with Bestselling Author Mary Alice Monroe
Two women. One summer. One very special house. Two women from different generations are bound together by a beloved beach house. Cara Rutledge, 50, rents her quaint beach house on Isle of Palms to Heather Wyatt, 26, for the summer. Heather’s anxiety keeps her indoors with her caged canaries until the shorebirds-—and a man who rescues them—lure her out to the beach. As the summer progresses and Heather’s heart opens to the rhythms of the island, Cara’s life reels with sudden tragedy. When their worlds shift like the sand under their feet these two very different women come together to discover their common bonds and unique strengths. So at summer’s end they, like the migrating shorebirds that come to the island every summer, too, can take flight.
New York Times bestselling author Mary Alice Monroe is making waves with her newest book Beach House for Rent, which was released on June 20. I’m no stranger to Mary Alice Monroe’s books, and as always, she managed to hit home both figuratively and emotionally with her new masterpiece. She brings a strong story line threaded with an important environmental concern to the “table” (or nightstand in my case), and I always finish her book knowing more, while feeling like I haven’t been schooled.
I was delighted to have the opportunity to delve into this story with the author herself. After the usual exchange of greetings, I could tell Mary Alice could barely withhold her excitement. “Have you heard? I’m over the moon! We are No. 9 on the NY Times Bestsellers List!” What an accomplishment, Beach House for Rent had only been on shelves for nine days. The story of two women’s passion has certainly snagged the hearts of readers. Let me tell you why:
A Lowcountry Crusader
I’ve read many of Mary Alice’s books, and there are two things she never fails to produce: First, there is always an animal that plays a large role alongside the main character(s), and secondly, I can’t put it down! So how do these books come to be?
Mary Alice weaves beautifully written stories of women’s struggles—family, love, loss, celebrating wins and journeys through loss—all while weaving in crucial environmental education. These lessons are ones we all need to heed to keep our beautiful Lowcountry the same. I was keenly interested in how she begins each book by carefully selecting a species to illuminate. She then delves into heavy academic research with experts in the field, followed by rolling up her sleeves and volunteering hands-on with the animals and their caregivers.
“The only way to truly get up close and personal is to work with the animals, sometimes even for years,” says Mary Alice. Her responses to these experiences are passionately conveyed through carefully written stories featuring characters who are often struggling with a parallel experience.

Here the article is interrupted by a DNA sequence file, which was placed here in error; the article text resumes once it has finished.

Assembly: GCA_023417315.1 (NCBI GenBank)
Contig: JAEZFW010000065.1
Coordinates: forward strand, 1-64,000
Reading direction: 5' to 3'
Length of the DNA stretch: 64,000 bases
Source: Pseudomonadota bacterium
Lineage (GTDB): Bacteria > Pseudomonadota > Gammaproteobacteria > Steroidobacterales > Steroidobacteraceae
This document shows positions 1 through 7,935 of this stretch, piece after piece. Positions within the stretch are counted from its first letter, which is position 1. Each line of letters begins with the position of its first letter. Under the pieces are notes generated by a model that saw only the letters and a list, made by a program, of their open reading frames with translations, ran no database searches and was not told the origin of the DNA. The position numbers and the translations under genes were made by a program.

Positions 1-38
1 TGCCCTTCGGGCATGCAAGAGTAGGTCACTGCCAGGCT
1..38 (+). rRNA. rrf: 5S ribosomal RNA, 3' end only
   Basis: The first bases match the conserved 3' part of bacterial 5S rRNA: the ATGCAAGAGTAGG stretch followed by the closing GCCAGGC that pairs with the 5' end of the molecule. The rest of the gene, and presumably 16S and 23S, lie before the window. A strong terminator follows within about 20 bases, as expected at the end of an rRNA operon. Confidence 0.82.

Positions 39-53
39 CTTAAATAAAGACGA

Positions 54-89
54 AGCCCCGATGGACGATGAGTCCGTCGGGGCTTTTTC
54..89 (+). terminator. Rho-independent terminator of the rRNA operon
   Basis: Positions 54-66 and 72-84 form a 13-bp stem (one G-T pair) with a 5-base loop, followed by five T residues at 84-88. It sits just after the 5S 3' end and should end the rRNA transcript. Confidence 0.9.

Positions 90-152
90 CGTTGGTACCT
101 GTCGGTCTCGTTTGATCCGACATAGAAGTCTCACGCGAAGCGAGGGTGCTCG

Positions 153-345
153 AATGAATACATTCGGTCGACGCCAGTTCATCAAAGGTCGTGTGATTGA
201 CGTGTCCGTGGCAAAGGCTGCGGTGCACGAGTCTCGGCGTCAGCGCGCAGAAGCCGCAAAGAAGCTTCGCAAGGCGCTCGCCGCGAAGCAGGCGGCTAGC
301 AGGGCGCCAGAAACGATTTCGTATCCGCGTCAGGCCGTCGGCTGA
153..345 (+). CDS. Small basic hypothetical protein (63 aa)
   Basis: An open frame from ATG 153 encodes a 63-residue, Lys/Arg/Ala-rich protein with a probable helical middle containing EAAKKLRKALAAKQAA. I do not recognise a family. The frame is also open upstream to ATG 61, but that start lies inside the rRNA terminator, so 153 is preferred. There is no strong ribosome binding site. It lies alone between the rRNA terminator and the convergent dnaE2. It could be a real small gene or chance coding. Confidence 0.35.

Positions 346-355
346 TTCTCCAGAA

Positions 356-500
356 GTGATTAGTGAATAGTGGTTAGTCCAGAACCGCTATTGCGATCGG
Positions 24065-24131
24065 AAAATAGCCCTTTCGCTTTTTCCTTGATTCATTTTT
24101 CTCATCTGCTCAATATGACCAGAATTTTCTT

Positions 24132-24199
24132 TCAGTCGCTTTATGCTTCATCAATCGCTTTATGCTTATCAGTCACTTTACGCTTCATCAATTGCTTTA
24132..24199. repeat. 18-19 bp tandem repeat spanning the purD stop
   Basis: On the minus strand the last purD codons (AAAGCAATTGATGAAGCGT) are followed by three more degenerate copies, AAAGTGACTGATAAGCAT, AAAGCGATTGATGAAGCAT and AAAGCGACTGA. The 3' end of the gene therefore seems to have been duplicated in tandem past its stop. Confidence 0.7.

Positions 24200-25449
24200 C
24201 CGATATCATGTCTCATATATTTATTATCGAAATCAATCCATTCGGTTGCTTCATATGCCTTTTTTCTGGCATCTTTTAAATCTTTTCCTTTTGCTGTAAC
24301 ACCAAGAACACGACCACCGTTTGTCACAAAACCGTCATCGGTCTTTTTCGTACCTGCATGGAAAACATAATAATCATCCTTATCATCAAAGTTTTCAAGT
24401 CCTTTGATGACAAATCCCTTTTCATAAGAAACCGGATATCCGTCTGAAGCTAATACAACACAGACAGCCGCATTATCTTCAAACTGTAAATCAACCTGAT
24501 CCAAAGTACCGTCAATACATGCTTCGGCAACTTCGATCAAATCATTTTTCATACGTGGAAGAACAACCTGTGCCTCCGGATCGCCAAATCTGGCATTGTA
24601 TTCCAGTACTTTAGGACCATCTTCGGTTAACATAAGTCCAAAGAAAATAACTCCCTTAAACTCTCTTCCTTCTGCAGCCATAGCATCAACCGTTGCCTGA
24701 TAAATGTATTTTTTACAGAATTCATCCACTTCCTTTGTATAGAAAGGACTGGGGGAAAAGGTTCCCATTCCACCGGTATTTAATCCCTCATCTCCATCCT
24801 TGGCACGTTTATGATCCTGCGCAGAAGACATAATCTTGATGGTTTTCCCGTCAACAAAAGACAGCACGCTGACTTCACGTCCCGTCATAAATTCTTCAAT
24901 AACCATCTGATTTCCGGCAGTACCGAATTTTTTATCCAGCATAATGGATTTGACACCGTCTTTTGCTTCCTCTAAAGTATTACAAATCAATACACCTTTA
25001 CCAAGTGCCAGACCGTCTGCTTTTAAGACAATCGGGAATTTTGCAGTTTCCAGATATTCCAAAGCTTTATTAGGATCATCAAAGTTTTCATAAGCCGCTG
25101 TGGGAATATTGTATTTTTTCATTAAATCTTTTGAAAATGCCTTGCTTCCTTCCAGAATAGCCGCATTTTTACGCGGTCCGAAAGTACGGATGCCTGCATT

Mary Alice’s species focus for Beach House for Rent is shorebirds. Heather, an anxiety-ridden 26-year-old, has rented a beach house for the summer in order to study and paint the shorebirds for a big project. Throughout the book Heather has experiences that help us learn about these migrating birds, whose population has diminished by over 70 percent. For instance, in the book, a woman let’s her dog off the leash. The dog naturally begins to chase the birds, and Heather is upset by the situation and says the dog should be leashed to protect the birds. This was one of the most important lessons to convey, because when dogs chase shorebirds it exhausts them, and they need every bit of their energy to migrate properly. Mary Alice explained the other major detriment for shorebirds is the dunes, where they nest, are slowly slipping away, especially with the damage sustained from hurricanes. The less we disturb these areas the better.
One particular shorebird’s appearance in the story makes an imprint on Heather and her friends. I couldn’t wait to question Mary Alice about the bird after seeing a social media post regarding her release. I won’t give away the details, but I will tell you the bird is based on a pelican Mary Alice and her friend Mary Pringle rescued on Sullivan’s Island. Many of the pelicans are caught up in fishing lines or hooks, or can’t learn to hunt their own food. Even when rescued, many are too far gone to survive. This particular juvenile was the only survivor that year, and when released, the bird firmly decided, “No, I’ll just stay.” She’s now a resident with the Charles Towne Landing flock and aptly named Mary Alice. “It is truly an honor to have her as my namesake. She is a true diva, and I love being able to visit her whenever possible,” Mary Alice said.